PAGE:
Mitt Romney lost twice in one week....
BTW this is the first time that the first three GOP primaries have been won by different candidates.
Byron York's crisp appraisal highlights two key factors--a speedier & sharper old-fashioned ground game:
How did it happen? For one thing, all the talk about Romney having a hugely superior ground organization turned out not to be true. "They did not do the retail politics that a Santorum and a Gingrich have done over time," said Kevin Thomas, chairman of the Fairfield County Republican Party. (Thomas was neutral in the race.) "I think Newt's people, they had more on-the-ground staff, and they worked." There were a lot of them, too; after Gingrich's strong showing in the debates, said Susan Meyers, Gingrich's media coordinator for the Southeast, "We have so many volunteers, our phones are melting right now."
Gingrich's campaign was also faster and more nimble than the Romney battleship. "There is a very strong contrast between the two campaign organizations," said Gingrich adviser (and former George W. Bush administration official) Kevin Kellems. "In military terms, it's speed versus mass. Newt Gingrich's operation, and Newt Gingrich as a man, has a great deal of speed -- intellectual speed, decisiveness. The Romney campaign is much more about money and size, having hired half of Washington D.C. And sometimes, speed beats mass."
It certainly did this time. In the next few days, there will be plenty of analysis attributing Gingrich's victory to other factors: his commanding performances in debate, his next-door advantage in South Carolina, and Romney's now-traditional difficulties in the state. But after all the talk of ground game and debate war, there's a simpler reason Gingrich won: On the stump, in town hall after town hall, across South Carolina, Gingrich has been a markedly better campaigner than Romney.
Newt won across the board with groups in SC. The Daily Caller notes the SC female vote: Newt 36 percent, Mitt 30, Santorum 19 & Paul 13. It appears that ABC's late-hit interview with Newt's second ex- had little if any impact in SC. Blogger Mickey Kaus (t/h Jennifer Rubin) hits one genuine character issue with Newt: his penchant for opportunistically embracing half-baked solutions.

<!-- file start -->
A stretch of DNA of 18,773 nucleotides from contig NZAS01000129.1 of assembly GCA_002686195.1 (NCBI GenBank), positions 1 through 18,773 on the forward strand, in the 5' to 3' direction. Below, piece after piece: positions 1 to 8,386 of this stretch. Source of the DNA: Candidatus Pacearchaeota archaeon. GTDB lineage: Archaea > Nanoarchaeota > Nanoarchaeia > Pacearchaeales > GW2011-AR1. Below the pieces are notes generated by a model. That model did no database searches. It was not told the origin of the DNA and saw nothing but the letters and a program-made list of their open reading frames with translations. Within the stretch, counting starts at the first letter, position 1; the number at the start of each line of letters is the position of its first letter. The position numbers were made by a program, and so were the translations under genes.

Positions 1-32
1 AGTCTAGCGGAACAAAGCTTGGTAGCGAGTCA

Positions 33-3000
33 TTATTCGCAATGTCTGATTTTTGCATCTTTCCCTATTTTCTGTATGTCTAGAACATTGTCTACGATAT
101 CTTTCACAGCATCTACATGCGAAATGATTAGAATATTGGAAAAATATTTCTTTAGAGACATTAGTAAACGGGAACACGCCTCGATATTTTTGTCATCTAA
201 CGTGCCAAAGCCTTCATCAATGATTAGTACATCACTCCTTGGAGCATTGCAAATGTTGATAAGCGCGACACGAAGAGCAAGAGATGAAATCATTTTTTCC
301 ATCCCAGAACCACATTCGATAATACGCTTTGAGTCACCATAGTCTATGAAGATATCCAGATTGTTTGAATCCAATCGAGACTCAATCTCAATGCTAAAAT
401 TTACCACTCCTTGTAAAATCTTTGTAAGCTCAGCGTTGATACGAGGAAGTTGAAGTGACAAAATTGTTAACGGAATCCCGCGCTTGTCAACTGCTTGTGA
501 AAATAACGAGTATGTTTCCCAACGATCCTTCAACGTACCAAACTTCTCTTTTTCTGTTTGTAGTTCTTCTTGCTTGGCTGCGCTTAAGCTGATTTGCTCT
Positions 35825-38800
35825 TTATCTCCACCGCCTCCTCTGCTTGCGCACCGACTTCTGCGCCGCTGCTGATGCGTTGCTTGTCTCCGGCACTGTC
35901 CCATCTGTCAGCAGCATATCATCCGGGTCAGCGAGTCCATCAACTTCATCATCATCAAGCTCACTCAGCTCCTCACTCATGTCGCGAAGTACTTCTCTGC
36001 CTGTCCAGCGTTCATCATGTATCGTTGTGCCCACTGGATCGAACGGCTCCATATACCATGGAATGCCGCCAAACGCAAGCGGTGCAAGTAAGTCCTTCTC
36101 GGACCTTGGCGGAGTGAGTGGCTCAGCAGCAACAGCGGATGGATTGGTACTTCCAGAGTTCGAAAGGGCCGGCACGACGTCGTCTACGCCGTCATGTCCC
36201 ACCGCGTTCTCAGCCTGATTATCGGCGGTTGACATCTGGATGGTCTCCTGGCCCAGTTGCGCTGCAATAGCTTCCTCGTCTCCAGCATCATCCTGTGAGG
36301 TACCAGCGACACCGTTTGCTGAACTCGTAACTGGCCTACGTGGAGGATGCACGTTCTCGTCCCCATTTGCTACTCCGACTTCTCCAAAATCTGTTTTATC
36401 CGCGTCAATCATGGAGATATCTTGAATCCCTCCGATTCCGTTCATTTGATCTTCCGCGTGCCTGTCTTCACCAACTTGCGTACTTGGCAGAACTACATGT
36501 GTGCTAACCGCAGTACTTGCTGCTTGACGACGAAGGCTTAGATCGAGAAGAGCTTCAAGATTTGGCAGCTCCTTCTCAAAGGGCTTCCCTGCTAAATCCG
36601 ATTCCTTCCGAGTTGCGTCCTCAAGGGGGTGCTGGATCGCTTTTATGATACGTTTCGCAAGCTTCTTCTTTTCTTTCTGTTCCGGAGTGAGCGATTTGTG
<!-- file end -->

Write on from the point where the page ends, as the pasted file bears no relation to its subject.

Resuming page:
Exit polls also showed Newt's win was part Bain & part Mitt's Mormon faith. The result also seems to me much connected with Romney's lackluster debate performances, versus Newt's. Another factor may well have been also that GOP voters are exquisitely attuned to the bias of liberal Mainstream Media; the GOP base knows that this summer & fall MSM will be totally in the tank for Obama. They want a GOP candidate who, like Newt, will impale MSM types like CNN's condescending Anderson Cooper & smug John King. But at Commentary Blog Jonathan Tobin sees a protracted GOP primary battle as likely damaging, because pro-Obama MSM will have plenty of time to beat up the GOP aspirants.
On to Florida, where ex-Gov. Jeb Bush remains studiously neutral. Given that Florida's primary vote began ten days ago, Romney likely has a head start; 200,000 voters have already voted, some 10 percent of the 2 million total who voted in 2008 in the FL GOP contest. Rich Lowry sees a possible Romney defeat in Florida as triggering a search for a new candidate, because Republican insiders are petrified of the mercurial Gingrich as GOP nominee this fall. Jennifer Rubin issued a clarion call for a GOP rescue entrant. Bill Kristol sees immigration as a Florida hurdle for the border hard-liner Romney, and notes two other problems Mitt may face: Sarah Palin, who endorsed Newt in SC, and Ron Paul's potential to win activist-driven caucus states. Mark Steyn sees Romney not only lacking ability to personally connect, but saddled with a bureaucratic, hidebound staff.
Florida is a winner-take-all state, unlike most GOP primary states. But because Florida moved its primary up a month, forcing Iowa, NH & SC to follow suit, Florida has lost half its delegate count towards the nomination. Thus Romney is in a high-risk spot: a Romney win--long expected--gives him little help towards winning the GOP nod, unless he wins in a landslide; but a Romney defeat--to either Newt or Santorum--destroys his "electability" narrative.
Bottom Line. Expect the unexpected, in this crazy primary season. A brokered GOP convention is a growing prospect.
Letter from the Capitol, LFTC, Conservative Politics